Date of Award


Document Type

Campus Access Dissertation


Exercise Science

First Advisor

Shawn D. Youngstedt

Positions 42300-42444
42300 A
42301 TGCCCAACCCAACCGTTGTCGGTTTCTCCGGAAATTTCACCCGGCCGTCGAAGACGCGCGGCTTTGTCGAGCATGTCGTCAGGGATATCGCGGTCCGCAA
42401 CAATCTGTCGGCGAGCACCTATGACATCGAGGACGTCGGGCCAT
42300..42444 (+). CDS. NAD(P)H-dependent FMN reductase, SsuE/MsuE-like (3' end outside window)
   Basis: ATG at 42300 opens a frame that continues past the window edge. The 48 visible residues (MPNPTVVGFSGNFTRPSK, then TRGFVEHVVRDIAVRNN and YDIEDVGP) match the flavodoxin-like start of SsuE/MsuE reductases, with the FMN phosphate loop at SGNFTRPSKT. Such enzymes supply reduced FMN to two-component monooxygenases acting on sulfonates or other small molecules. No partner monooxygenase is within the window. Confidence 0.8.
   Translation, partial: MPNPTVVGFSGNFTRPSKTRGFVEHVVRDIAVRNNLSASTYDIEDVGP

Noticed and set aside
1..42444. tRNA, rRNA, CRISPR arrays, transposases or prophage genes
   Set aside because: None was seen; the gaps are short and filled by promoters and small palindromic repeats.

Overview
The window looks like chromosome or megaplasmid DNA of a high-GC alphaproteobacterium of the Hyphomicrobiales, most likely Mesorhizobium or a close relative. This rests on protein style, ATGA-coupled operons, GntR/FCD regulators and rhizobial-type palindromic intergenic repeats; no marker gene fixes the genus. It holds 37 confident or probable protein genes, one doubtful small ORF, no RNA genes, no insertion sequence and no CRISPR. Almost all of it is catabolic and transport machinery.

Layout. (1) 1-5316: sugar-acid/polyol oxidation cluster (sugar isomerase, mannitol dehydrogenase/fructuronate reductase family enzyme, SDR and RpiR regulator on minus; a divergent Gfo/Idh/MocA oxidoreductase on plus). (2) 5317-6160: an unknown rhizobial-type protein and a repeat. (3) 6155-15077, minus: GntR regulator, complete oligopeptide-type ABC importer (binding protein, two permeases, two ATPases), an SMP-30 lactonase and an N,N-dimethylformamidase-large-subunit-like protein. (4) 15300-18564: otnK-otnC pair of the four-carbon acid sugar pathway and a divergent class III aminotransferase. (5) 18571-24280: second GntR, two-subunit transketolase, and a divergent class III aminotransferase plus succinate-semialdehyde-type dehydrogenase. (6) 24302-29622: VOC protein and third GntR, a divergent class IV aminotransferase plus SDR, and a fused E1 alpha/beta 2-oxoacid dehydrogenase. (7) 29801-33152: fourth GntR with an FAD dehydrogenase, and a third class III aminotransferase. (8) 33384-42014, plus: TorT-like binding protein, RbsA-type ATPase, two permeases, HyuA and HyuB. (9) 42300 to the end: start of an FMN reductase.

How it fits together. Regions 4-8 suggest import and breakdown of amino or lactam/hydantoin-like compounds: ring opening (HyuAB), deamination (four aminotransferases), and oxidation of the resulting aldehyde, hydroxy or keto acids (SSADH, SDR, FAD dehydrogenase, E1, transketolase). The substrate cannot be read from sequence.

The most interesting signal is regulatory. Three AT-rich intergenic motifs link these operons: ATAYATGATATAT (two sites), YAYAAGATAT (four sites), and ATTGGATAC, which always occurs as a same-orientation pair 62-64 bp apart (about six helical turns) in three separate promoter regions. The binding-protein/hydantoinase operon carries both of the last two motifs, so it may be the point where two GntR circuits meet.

Obstructive sleep apnea (OSA) is a prevalent and harmful sleep disorder, with numerous health consequences if left untreated. Available treatment options are either suboptimal in efficacy or undesirable due to side effects. Despite intriguing preliminary epidemiologic and experimental evidence, the efficacy of exercise training has been scarcely explored for the management of OSA. These studies were designed to establish the efficacy of exercise training on (1) OSA severity and overall sleep quality, (2) daytime functioning and neurobehavioral performance, and (3) markers of cardiovascular health risk, as assessed by cardiopulmonary exercise testing (CPET) and the inflammatory biomarker C-reactive protein (CRP). Forty-three sedentary adults aged 18-55 years with at least moderate-severity OSA (screening apnea-hypopnea index [AHI] ¡Ý 15) were randomized to an exercise training treatment (n = 27) or a low-intensity stretching control treatment (n = 16). Participants assigned to the exercise training treatment met 4 times per week for 12 weeks and performed 150 min/week of aerobic activity at 60% of heart rate reserve and 2 days/week of resistance training involving 2 sets of 10-12 repetitions for 8 exercises. Participants assigned to the stretching treatment met twice per week for 12 weeks to perform a ~30-min stretching program designed to increase whole-body flexibility. Following the intervention, in which no significant weight loss occurred, exercise training resulted in a significant reduction in AHI relative to stretching control (P < 0.01) as well as significant changes in the oxygen desaturation index (P = 0.03) and NREM stage 3 sleep (P = 0.03). Similarly, significant improvements in actigraphic and subjective sleep quality were also noted following exercise training. Moderate improvements in aspects of daytime functioning (Hedges¡¯ g > 0.50), such as sleepiness, feelings of vigor and fatigue, depressive symptoms, and quality of life were likewise found following exercise training compared to control treatment. When compared to an age- and body mass-matched group of adults without OSA (n = 9), those with OSA had a significantly blunted heart rate recovery (HRR) at baseline. Following exercise training, significant improvements were noted for HRR (P < 0.03), cardiorespiratory fitness (P = 0.04), and CRP (P < 0.05) compared to control. These data indicate that exercise training without weight loss results in significant, albeit modest, improvements in OSA severity. Furthermore, improvements in daytime functioning and markers of cardiovascular health risk following exercise training were found to be largely independent from improvements in OSA severity. Overall, these results provide additional evidence regarding the possible utility of exercise training in the management of OSA severity and its health consequences.